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2 gauge shotguns were quite popular in the late 19th century, but have since been overtaken by modern shotguns. The older hunters will tell you that there was a time when this model was one of the most preferred guns.
So, have you ever thought of killing two waterfowls with a single firing? There is no doubt this is the dream of any hunter. One way in which hunters maximized a single shot is by use of a 2 gauge shotgun, and this made the firearm become one of the most popular guns for hunters. It would kill more than one waterfowl in a single shot, reducing the time you spend out hunting.
It was also a darling to most of the hunters because it was economical. You only needed to fire once to make a perfect kill.
Shotgun Gauges Explained
The definition of a gauge in a shotgun is the measure related to the diameter of the smoothbore. And the size of the shot shell is designated for the bore. In most cases, shotguns are classified by gauge. The smaller the gauge number, then larger the shotgun bore. The following are the standard shotgun gauge you find: 10 gauge, 12 gauge, 16 gauge, 20 gauge, and 28 gauge.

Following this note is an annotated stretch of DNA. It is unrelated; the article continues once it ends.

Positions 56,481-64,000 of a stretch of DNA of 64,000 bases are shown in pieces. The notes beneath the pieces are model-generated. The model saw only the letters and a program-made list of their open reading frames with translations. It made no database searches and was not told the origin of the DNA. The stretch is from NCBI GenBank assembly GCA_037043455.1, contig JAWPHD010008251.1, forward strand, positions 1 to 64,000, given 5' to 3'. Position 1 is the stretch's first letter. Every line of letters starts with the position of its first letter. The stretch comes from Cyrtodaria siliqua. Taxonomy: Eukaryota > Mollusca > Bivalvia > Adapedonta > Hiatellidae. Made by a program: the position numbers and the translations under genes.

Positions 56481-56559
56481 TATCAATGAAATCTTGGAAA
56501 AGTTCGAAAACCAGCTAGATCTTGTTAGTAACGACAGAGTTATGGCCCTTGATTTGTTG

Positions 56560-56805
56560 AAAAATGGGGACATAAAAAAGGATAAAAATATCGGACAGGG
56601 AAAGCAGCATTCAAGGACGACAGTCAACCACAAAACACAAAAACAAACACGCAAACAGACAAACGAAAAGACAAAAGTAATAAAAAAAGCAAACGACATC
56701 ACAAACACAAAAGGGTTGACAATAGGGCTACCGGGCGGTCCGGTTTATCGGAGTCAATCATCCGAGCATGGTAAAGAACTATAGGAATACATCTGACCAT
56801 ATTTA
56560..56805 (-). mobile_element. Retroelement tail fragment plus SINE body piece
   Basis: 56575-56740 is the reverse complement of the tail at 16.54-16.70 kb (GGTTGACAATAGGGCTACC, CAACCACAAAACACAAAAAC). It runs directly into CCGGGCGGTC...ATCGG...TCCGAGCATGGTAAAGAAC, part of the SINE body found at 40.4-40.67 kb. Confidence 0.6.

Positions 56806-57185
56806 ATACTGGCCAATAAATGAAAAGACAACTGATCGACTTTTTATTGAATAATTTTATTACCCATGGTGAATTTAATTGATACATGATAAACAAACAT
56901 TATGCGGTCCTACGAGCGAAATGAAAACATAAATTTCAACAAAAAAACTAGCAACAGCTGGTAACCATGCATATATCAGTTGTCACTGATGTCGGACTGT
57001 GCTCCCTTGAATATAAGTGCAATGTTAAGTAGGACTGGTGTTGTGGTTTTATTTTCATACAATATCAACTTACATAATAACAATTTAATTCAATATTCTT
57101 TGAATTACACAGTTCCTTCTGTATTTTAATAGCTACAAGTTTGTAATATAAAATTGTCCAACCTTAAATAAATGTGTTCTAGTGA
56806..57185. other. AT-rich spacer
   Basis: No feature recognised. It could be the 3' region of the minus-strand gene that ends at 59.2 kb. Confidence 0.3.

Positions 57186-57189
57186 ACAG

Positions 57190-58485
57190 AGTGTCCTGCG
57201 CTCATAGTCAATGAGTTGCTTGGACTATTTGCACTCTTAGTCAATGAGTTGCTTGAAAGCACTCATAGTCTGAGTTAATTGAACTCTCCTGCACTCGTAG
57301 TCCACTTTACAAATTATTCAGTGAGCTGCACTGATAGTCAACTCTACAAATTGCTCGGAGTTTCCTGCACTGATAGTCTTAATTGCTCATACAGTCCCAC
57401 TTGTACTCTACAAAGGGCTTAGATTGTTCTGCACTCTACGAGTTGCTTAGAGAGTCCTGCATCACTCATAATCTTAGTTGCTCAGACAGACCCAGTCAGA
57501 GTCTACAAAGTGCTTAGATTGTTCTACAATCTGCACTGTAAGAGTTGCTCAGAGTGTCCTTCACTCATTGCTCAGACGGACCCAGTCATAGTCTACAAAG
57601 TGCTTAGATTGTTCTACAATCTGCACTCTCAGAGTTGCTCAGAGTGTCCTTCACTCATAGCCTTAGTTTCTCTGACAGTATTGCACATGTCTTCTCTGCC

The approximate diameter of the bore equal to the lead balls’ size determines the gauge. For example, to weigh one pound, it would take a 12 gauge shotgun bore with the same diameter with 12 lead balls. Today it is not as hard as it used to be to measure the gauge. It can be measured the same way as a caliber; you measure the inside bore diameter.
How Do You Check the Gauge of a Shotgun?
To know the gauge of a shotgun, you will be required to check the factory box. It is generally on the shells, and also it is marked at the rear of the barrel. Each gauge should shoot shells of the same gauge. For example, if you need to fire 12 shell gauges, you should use a 12 gauge gun.
Brief History of the 2 Gauge Shotguns
A 2 gauge shotgun is also known as a punt gun, or you will hear other people call it a Scattergun. This type of gun was among the large shotguns used in the late 19th and early 20th centuries.
In the early 1800s, this is when the 2 gauge shotgun was invented for duck hunting. This resulted from a rise in demand for meat and feathers that were used to make women‘s hats. The invention of the weapon made it easy for hunters to kill multiple ducks at once and with much ease. Therefore, after firing ones, the task was to collect so many waterfowls that would be ly